The Good, Bad, And Ugly: Mitt Romney Winning Middle Class, Losing Seniors, Running Out Of Time [Op-Ed]

COMMENTARY | Taking a good look at Mitt Romney, you can see clearly why he’s not doing so well. He’s clearly stubborn, he’s had several missteps and outright controversies, some say his campaign is tanking, and at the end of the day, the GOP candidate just isn’t all that personable.

Despite all of that, it’s a miracle he’s still in the running, is it not? Some people I know are just dumbfounded that despite all of his glaring flaws and a majority Republican concession that he’s not the ideal candidate, he still has roughly half of the country’s support (even after throwing the other half completely under the bus).

The good for Romney: According to a recent and surprising POLITICO-George Washington University Battleground Poll, Romney is leading with middle-class families. By a lot. 14 points a lot. Though campaigns usually chase students and seniors, the middle class makes up 54% of the total American electorate, and their votes are usually split between Democrats and Republicans. Via Politico:

“Middle-class families are more inclined to believe the country is on the wrong track (34 percent right direction, 62 percent wrong track), are more likely to hold an unfavorable view of Obama (48 percent favorable, 51 percent unfavorable), and hold a more favorable view of Romney (51 percent favorable, 44 percent unfavorable) and Paul Ryan (46 percent favorable, 35 percent unfavorable) than the overall electorate. These middle-class families also hold a majority disapproval rating on the job Obama is doing as president (45 percent approve, 54 percent disapprove), and turn even more negative toward Obama on specific areas; the economy 56 percent disapprove; spending 61 percent disapprove; taxes, 53 percent disapprove; Medicare 48 percent disapprove; and even foreign policy 50 percent disapprove.”

The bad for Romney: He’s losing seniors (if he ever even had them). Mere weeks after the Democratic National Convention, support for Romney among Americans age 60 and older has slipped dramatically. Though the GOP candidate walked in with a 20-point lead over President Barack Obama, that lead as tightened to less than 4 points, according to Reuters. Romney’s double-digit advantage, particularly on the issues of healthcare and Medicare, have completely evaporated, and President Obama is gaining momentum on those crucial issues.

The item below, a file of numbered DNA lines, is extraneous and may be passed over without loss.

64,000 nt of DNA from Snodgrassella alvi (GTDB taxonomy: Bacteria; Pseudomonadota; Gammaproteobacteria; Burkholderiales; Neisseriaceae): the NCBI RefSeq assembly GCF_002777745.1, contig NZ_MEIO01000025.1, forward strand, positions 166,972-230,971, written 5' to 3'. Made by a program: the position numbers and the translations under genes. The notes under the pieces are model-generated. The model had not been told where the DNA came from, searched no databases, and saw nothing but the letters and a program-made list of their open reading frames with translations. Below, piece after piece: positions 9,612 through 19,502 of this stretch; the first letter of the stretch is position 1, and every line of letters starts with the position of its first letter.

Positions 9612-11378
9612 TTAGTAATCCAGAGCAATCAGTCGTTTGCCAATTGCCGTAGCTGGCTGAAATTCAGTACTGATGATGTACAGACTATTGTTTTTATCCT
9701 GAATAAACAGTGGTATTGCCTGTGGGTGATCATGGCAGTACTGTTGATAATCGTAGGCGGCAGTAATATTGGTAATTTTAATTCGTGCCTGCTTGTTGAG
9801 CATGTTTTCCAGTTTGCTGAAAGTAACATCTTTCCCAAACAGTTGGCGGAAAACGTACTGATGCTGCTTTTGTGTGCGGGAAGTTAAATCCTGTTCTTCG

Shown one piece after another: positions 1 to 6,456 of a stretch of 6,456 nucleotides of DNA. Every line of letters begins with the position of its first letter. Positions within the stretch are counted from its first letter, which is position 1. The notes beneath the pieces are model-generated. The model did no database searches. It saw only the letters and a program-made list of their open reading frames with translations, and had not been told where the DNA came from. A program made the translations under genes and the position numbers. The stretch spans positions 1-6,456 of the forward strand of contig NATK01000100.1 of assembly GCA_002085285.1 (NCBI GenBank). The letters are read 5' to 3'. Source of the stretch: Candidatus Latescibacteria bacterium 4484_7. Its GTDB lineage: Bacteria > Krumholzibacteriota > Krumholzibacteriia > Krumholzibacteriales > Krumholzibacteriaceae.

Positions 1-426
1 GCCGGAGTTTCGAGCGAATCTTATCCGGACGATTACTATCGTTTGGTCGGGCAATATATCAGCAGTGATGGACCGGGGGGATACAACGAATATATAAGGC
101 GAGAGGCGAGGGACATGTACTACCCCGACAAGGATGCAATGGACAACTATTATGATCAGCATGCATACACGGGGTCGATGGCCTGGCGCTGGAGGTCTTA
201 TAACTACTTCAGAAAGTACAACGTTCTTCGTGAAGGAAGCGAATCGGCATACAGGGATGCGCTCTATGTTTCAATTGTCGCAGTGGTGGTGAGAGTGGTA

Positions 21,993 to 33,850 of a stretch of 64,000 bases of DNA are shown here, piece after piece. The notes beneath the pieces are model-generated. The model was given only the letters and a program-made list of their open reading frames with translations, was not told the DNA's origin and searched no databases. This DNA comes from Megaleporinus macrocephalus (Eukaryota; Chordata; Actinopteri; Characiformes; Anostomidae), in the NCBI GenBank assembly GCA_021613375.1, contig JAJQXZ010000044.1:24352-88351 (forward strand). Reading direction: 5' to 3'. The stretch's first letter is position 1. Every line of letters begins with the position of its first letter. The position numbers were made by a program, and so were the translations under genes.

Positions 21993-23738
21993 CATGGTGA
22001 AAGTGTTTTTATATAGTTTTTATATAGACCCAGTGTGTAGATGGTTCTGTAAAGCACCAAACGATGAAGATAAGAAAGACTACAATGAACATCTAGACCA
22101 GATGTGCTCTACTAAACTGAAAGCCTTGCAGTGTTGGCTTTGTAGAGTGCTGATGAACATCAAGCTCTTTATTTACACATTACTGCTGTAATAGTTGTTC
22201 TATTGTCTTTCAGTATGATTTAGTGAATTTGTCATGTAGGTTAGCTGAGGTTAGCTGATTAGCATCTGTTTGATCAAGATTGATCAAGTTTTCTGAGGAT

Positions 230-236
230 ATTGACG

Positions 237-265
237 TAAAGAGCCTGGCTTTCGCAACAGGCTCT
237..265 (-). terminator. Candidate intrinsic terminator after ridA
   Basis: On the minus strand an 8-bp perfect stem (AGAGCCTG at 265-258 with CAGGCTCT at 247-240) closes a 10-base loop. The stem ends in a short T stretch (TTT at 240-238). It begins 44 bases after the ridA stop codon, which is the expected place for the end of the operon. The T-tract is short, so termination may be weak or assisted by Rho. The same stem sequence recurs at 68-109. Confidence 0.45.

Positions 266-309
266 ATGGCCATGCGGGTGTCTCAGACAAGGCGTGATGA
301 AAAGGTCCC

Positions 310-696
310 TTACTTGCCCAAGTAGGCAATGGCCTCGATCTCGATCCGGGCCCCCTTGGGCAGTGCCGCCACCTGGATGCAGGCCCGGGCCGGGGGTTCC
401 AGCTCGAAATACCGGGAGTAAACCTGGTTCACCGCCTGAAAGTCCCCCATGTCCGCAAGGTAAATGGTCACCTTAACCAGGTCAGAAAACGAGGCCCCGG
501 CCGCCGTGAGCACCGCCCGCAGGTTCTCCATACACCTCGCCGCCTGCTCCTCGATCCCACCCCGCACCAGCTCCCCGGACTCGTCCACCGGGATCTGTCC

The ugly for Romney: Constant controversy. Whether we’re talking his response to US Embassy attacks around the world, the shocking Mother Jones tapes, or even this weekend’s (some might argue out of context) illegal campaign charges, the candidate never experiences a quiet day during which he fails to trip over himself. Compare to President Obama, whose cool-as-a-cucumber demeanor translates into quickly forgotten gaffes and controversies (remember when he forgot the dollar amount of the national debt? Me neither).

So why is the race so close? You might argue that it’s not quite as close as it seems, but round two for Obama is hardly a successful sequel to 2008, when he won a clear majority and a public mandate to “fundamentally change” the US. Based on every poll, nearly half of the country is still pulling for Romney despite all of his shenanigans.

So, based on Romney’s leaked tape figures, does 53% of the country favor him? Or do they just dislike President Obama so much that they’re desperate? Are his supporters unintentionally lying to themselves? Are they arrogant?

Those are questions that the POTUS should ask himself if he’s re-elected. He cannot count on the enthusiasm and blessing of the American people this time around. Romney is being criticized for overlooking half of the country. Mr. President, don’t you do the same.